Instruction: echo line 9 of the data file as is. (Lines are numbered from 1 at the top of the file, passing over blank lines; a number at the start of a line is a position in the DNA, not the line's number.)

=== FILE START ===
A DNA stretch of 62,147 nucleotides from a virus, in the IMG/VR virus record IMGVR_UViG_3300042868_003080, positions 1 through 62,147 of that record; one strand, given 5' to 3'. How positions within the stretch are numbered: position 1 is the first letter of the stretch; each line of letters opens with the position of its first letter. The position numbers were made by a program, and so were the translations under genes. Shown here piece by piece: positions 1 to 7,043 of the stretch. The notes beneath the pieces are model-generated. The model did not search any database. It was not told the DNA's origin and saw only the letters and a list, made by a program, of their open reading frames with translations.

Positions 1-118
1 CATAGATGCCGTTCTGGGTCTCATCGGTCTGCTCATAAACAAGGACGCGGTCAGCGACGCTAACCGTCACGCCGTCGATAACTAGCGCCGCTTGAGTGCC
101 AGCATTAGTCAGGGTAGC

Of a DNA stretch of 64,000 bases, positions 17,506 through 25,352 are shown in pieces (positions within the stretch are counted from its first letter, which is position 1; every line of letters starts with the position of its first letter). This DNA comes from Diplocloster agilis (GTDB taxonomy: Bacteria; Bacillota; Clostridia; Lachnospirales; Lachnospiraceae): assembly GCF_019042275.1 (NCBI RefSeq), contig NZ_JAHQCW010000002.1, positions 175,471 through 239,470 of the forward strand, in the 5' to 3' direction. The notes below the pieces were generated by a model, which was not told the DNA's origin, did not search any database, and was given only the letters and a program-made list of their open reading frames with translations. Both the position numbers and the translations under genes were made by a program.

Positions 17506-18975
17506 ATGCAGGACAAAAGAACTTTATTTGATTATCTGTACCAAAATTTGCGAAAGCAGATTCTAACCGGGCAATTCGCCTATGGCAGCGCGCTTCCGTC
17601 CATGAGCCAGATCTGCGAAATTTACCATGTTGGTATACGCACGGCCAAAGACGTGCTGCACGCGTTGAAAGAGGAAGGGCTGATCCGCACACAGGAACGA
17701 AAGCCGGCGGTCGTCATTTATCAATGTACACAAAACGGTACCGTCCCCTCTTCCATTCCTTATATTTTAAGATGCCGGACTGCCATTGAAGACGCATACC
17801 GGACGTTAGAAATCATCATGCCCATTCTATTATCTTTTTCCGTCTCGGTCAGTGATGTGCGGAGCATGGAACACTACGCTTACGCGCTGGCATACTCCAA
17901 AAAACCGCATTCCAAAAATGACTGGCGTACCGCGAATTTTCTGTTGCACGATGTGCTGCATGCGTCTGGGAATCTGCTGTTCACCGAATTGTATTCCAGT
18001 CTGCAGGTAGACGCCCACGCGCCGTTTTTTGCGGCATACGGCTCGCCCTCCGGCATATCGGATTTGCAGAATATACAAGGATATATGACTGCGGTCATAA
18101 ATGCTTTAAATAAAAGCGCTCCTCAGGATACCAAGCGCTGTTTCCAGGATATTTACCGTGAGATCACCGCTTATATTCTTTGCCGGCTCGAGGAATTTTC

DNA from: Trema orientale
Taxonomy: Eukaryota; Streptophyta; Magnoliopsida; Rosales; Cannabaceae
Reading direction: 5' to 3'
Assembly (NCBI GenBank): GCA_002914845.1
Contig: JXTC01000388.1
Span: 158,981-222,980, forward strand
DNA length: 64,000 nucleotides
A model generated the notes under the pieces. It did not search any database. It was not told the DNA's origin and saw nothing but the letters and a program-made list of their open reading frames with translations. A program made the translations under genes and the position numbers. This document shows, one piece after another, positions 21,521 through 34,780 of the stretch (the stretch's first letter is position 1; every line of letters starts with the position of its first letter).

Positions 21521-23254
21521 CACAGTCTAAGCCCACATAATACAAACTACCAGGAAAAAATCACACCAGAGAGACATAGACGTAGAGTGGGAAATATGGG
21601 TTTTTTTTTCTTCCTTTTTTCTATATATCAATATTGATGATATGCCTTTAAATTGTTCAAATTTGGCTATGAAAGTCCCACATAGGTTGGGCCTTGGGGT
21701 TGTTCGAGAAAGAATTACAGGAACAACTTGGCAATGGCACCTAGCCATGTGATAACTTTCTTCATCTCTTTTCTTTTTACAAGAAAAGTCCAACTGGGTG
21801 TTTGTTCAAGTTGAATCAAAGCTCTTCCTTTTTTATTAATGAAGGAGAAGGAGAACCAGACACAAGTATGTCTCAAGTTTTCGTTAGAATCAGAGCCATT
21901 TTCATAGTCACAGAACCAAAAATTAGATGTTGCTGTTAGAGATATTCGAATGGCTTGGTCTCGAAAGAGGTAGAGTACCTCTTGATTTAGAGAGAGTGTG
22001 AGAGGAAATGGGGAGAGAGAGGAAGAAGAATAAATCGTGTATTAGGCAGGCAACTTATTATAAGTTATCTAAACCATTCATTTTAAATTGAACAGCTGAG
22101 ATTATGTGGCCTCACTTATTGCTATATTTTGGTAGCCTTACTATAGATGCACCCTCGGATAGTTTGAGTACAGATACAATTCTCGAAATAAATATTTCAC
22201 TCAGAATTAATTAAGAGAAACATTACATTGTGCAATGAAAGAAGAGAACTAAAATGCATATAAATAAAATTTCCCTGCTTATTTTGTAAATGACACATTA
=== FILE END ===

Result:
17701 AAGCCGGCGGTCGTCATTTATCAATGTACACAAAACGGTACCGTCCCCTCTTCCATTCCTTATATTTTAAGATGCCGGACTGCCATTGAAGACGCATACC